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Parsifal probably isn't an opera for everyone, but it does contain some of Wagner's most beautiful and moving music, remarkable characters, and and amazing transformation of the eponymous character from a naive idiot to an insightful and powerful leader. I have quite a few recordings and have seen it live twice - ironically, even though separated by a gap of some 30 years, Gurnemanz was sung by Kurt Moll both times.
The Solti performance strikes me as very good, but not great. Some of the Act I transitions come off as slightly clumsy, although Solti seems to improve as the opera progresses. The singing is quite good, but the performance doesn't seem as natural and lived in as the 62 Bayreuth version conducted by Knappertbusch, who was of course the resident Parsifal maven at Bayreuth for many years. This recording is still my first recommendation to anyone, although I have not heard Karajan or Boulez. Furthermore, Wagner conceived Parsifal for the pit at Bayreuth, so there is an authenticity about hearing it that way, although a "non-pit" sound can be refreshing.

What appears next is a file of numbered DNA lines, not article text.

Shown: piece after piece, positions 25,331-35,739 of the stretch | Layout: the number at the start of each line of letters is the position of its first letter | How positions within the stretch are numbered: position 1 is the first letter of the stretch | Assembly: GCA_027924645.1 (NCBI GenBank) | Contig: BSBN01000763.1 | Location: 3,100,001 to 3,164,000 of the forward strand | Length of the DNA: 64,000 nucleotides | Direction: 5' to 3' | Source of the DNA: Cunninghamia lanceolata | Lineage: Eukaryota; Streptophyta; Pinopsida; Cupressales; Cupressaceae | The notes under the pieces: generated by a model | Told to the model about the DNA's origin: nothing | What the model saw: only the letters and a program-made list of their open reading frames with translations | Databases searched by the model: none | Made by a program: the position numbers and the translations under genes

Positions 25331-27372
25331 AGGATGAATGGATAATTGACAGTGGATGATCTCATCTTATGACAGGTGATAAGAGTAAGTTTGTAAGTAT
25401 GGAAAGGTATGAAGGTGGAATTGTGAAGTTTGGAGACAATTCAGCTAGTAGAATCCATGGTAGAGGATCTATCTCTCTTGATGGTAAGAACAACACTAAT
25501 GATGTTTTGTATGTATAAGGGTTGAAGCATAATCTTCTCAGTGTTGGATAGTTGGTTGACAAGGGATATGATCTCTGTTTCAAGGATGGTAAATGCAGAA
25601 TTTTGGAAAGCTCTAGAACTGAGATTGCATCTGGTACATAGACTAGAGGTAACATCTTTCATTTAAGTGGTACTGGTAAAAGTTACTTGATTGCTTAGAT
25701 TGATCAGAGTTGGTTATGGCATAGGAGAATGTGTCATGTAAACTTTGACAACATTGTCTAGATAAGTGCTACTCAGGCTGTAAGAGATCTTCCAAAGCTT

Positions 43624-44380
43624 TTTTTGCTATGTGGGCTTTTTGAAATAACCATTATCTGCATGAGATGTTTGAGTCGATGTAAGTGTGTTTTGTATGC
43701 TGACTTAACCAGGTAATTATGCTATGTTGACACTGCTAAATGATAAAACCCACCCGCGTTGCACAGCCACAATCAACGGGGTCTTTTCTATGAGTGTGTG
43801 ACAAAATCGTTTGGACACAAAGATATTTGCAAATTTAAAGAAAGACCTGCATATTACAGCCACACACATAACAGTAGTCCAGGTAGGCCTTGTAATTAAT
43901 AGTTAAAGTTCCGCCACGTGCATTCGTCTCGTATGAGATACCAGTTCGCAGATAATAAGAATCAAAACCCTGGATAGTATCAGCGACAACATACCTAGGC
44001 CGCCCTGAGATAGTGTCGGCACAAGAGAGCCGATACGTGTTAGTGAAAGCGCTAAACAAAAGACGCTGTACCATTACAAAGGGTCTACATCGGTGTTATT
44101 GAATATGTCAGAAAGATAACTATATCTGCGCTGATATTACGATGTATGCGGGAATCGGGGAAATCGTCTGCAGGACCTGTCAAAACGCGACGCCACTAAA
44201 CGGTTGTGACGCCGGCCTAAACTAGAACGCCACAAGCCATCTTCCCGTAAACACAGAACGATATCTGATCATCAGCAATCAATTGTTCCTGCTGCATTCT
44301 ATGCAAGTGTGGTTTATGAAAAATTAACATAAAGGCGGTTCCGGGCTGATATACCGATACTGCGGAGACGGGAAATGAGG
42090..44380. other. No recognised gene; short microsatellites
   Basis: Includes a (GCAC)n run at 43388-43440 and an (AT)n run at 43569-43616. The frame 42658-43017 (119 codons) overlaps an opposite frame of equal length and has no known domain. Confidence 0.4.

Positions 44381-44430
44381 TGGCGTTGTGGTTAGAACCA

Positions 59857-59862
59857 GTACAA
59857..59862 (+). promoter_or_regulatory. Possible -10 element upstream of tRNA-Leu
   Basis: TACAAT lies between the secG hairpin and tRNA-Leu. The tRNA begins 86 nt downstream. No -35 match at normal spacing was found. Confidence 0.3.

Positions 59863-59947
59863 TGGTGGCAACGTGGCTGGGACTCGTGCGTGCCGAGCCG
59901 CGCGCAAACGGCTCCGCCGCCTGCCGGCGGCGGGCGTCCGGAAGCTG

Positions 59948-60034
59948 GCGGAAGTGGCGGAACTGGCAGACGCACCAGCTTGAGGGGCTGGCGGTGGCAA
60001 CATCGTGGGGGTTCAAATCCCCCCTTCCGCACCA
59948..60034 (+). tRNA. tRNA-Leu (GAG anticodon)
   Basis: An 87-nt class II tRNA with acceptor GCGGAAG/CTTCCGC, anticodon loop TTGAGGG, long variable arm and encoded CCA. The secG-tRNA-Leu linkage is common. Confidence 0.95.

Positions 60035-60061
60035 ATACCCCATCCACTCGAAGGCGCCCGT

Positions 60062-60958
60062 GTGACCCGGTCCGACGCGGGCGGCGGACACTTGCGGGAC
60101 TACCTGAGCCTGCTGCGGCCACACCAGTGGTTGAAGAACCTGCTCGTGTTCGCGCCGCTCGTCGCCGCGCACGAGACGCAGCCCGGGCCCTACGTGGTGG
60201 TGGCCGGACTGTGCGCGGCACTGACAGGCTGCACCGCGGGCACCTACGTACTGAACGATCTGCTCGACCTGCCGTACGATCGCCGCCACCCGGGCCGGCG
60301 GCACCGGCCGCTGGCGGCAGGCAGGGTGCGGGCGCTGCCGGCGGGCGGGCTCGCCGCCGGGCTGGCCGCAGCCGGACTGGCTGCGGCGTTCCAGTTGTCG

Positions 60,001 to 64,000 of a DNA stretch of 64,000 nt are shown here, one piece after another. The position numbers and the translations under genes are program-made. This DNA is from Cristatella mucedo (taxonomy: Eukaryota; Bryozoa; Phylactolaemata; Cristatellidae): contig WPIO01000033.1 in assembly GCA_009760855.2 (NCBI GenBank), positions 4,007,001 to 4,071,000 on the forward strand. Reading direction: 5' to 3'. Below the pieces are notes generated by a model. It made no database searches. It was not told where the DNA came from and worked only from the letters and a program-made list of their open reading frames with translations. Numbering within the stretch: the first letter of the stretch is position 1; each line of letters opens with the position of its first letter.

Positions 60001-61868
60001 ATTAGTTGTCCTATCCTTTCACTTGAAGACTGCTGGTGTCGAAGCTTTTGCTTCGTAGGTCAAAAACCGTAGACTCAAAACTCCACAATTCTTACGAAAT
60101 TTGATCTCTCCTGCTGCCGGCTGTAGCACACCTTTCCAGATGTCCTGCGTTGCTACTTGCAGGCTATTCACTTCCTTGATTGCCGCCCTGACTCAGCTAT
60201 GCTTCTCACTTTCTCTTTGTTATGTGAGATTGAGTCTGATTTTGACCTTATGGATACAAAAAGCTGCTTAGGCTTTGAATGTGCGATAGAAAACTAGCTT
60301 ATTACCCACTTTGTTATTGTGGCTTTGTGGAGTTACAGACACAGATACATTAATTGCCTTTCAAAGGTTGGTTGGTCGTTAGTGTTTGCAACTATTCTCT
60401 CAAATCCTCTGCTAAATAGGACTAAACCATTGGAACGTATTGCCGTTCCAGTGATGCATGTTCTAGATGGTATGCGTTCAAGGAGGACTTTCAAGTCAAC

Last year, I acquired the new Gergiev Parsifal, but it has failed to make any impression of me. I really just can't describe it at all, so it must be rather faceless. The Janowski is on its way in the US mail. I would love to hear the 64 Kna Bayreuth, which has Vickers as Parsifal.
Based on the Meistersinger thread below, I have started to listen to the Kempe EMI recording of Meistersinger...my goodness, there is a lot of great music in Act I.....this is an LP set I picked up a few years back, and have not yet heard.
Parsifal doesn't really play to Solti's strengths; on records, I usually find him weakest in slow, reflective music, where he is often unable to maintain a sense of forward momentum. Levine, for example, conducts MUCH more slowly, but the music always seems to be going someplace. And then there are Furtwangler and Knappertsbusch....
If you want a recording with Moll (and who wouldn't?), the Kubelik recording, which seems to have appeared with virtually no fanfare a few years ago, is the one to buy. In fact, on balance, it's probably the most recommendable recording of the opera:
I was underwhelmed in between, even the flower maiden scene. Story is fascinating though.
John, I am starting to think that you are no Wagnerite......you don't like Meistersinger, nor Parsifal....pretty soon you will be saying you prefer the Ring ohne Worten!
Admittedly not as spiritual or reverent as most others in this work, Boulez nevertheless generates plenty of excitement in his cool, somewhat detached approach, particularly in the 2nd Act, where James King and especially Gwyneth Jones simply cut loose in hair-raising scene after hair-raising scene. Love it!
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